Polycytemia Vera (PV), Essential Thrombocytemia (ET) and Primary Myelofibrosis (PMF) are defined as the major Philadelphia-negative myeloproliferative disorders (MPD). The JAK2-V617F gene mutation is a common feature of MPD but it is present in a variable proportion in patients: 95% of PV, 23 to 57% of ET and 30 to 57% of PMF patients. At the present, the most important role of JAK2-V617F mutation testing, over all during the initial evaluation of MPD patients, is that it can definitively confirm the diagnosis. In fact, its specificity permits to discriminate the considerable clinical overlap between reactive cellular proliferations and clonal myeloproliferative disorders. Moreover, because V617F is an acquired mutation that can be present in a small proportion of granulocytic populations, especially for ET, a highly sensitive detection method is essential. In fact, phenotypic effects ascribed to the presence of the JAK2-V617F mutation have been reported over all in studies with ET patients. Different sensitivity of various assays methods partially accounts for the wide range of mutation frequencies reported in literature for ET and PMF. Thus, to try to increase the sensitivity of JAK2 mutational status detection, we developed a Real-Time PCR technique that enhances allele discrimination between mutant and wild-type sequence. A Locked Nucleic Acid (LNA) clamping oligomer was added to the PCR reaction solution. In this macromolecules, the ribose moiety is modified with an extra bridge connecting the 2′ and 4′ carbons. The bridge “locks” the ribose in the 3′-end structural conformation. It binds preferentially the JAK2 wild type sequence preventing from polymerase elongation. The melting curve was used to analyse amplification products, avoiding post-PCR processing and supplying the diagnostic information immediately at the end of the amplification. 236 genomic DNA samples from healthy donors, ET and PMF patients were tested for JAK2-V617F mutation detection with a conventional allelespecific PCR (ASO-PCR, sensitivity: 1–3%). All samples were re-evaluated with a seminested PCR protocol and Real-Time PCR based method in order to improve the sensitivity. The cell line HEL DNA dilutions were used to assess the semi-nested PCR and the Real-Time PCR assay sensitivity level (0,1%). The frequency of JAK2-V617F point mutation increased from 52 to 72% in 168 ET samples. All results obtained with the new technique were confirmed by the semi-nested PCR protocol. In 58 PMF samples tested, 50% of patients were positive for the mutation in ASO-PCR while 55% resulted positive with the semi-nested protocol confirmed by the Real-Time PCR test. The high sensitivity in the JAK2-V617F mutation detection obtained with the semi-nested and the Real-Time PCR revealed that 20% of patients affected by ET and considered JAK2-V617F negative with a conventional ASO-PCR, were effectively positive. The comparison between three different analytical methods revealed that in ET but not in PMF patients, the mutation can be present only in a small proportion of granulocytic populations. Thus, since the prognostic relevance of V617F allele in ET, unlike in PMF, seems to be relevant, our high sensitive detection protocol can be effective for a correct molecular characterization and a diagnostic classification. The finding that a large proportion of ET patients bears a very small amount of JAK2-V617F mutated hematopoiesis further emphasizes the problem of the role of this small clone and warrants longitudinal analysis to understand whether this proportion remains stable or expands over time.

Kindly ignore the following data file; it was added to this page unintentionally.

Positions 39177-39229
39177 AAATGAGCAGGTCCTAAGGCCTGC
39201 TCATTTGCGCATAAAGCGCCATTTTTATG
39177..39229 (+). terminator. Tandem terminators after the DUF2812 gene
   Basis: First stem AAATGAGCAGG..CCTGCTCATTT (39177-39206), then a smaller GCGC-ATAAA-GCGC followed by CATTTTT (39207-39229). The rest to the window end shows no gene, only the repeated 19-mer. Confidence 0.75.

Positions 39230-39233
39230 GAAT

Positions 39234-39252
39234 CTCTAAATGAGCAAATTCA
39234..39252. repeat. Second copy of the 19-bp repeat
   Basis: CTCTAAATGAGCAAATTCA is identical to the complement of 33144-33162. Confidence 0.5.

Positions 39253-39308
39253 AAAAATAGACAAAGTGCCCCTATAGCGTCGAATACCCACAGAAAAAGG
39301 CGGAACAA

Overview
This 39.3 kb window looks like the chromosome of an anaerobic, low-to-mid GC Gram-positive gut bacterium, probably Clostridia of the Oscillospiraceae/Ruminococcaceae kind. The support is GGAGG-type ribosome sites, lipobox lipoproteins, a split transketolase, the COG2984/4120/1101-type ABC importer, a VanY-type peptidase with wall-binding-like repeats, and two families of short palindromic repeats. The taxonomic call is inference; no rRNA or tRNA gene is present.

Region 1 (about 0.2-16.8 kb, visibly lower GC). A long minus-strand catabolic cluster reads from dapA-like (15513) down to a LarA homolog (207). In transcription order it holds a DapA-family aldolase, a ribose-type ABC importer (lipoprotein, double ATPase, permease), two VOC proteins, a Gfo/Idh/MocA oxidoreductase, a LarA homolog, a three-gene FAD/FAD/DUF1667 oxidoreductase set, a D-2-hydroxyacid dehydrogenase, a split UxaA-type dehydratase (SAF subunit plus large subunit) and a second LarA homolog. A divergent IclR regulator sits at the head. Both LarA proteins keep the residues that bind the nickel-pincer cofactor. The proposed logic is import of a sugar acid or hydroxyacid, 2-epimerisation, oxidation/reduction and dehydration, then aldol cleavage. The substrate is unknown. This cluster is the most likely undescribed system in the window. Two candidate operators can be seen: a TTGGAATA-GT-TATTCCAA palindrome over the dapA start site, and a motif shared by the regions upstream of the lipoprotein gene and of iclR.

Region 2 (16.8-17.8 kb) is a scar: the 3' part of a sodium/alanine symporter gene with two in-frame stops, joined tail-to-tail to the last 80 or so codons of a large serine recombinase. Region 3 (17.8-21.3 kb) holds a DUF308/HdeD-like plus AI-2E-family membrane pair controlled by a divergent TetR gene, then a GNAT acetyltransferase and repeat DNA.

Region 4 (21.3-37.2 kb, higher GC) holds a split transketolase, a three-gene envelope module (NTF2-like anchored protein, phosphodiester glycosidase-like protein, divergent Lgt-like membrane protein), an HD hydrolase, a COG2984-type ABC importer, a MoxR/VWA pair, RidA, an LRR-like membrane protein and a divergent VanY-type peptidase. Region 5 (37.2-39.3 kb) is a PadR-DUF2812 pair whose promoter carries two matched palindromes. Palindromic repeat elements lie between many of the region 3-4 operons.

Disclosures: No relevant conflicts of interest to declare.